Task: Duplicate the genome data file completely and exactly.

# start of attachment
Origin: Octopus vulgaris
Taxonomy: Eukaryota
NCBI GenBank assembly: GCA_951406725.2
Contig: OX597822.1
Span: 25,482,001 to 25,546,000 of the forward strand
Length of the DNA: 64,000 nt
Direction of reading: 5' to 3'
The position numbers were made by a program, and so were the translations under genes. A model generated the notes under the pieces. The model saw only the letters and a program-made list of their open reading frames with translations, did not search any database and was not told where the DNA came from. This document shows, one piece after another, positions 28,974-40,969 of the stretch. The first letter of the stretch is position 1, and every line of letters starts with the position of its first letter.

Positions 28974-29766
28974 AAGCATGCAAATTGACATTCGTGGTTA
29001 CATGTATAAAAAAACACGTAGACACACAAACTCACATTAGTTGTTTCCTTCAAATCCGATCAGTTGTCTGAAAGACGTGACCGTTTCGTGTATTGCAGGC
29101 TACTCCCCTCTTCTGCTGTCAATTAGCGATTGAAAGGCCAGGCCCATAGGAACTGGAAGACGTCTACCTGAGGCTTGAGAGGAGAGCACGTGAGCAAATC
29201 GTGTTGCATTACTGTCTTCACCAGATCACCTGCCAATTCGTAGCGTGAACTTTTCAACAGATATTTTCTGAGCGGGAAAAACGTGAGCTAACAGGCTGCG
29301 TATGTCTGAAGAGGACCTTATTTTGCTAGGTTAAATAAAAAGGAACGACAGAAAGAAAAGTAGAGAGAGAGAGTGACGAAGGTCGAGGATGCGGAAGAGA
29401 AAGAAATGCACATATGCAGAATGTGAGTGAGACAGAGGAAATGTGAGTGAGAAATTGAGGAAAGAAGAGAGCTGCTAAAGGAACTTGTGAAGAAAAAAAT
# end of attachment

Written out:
Origin: Octopus vulgaris
Taxonomy: Eukaryota
NCBI GenBank assembly: GCA_951406725.2
Contig: OX597822.1
Span: 25,482,001 to 25,546,000 of the forward strand
Length of the DNA: 64,000 nt
Direction of reading: 5' to 3'
The position numbers were made by a program, and so were the translations under genes. A model generated the notes under the pieces. The model saw only the letters and a program-made list of their open reading frames with translations, did not search any database and was not told where the DNA came from. This document shows, one piece after another, positions 28,974-40,969 of the stretch. The first letter of the stretch is position 1, and every line of letters starts with the position of its first letter.

Positions 28974-29766
28974 AAGCATGCAAATTGACATTCGTGGTTA
29001 CATGTATAAAAAAACACGTAGACACACAAACTCACATTAGTTGTTTCCTTCAAATCCGATCAGTTGTCTGAAAGACGTGACCGTTTCGTGTATTGCAGGC
29101 TACTCCCCTCTTCTGCTGTCAATTAGCGATTGAAAGGCCAGGCCCATAGGAACTGGAAGACGTCTACCTGAGGCTTGAGAGGAGAGCACGTGAGCAAATC
29201 GTGTTGCATTACTGTCTTCACCAGATCACCTGCCAATTCGTAGCGTGAACTTTTCAACAGATATTTTCTGAGCGGGAAAAACGTGAGCTAACAGGCTGCG
29301 TATGTCTGAAGAGGACCTTATTTTGCTAGGTTAAATAAAAAGGAACGACAGAAAGAAAAGTAGAGAGAGAGAGTGACGAAGGTCGAGGATGCGGAAGAGA
29401 AAGAAATGCACATATGCAGAATGTGAGTGAGACAGAGGAAATGTGAGTGAGAAATTGAGGAAAGAAGAGAGCTGCTAAAGGAACTTGTGAAGAAAAAAAT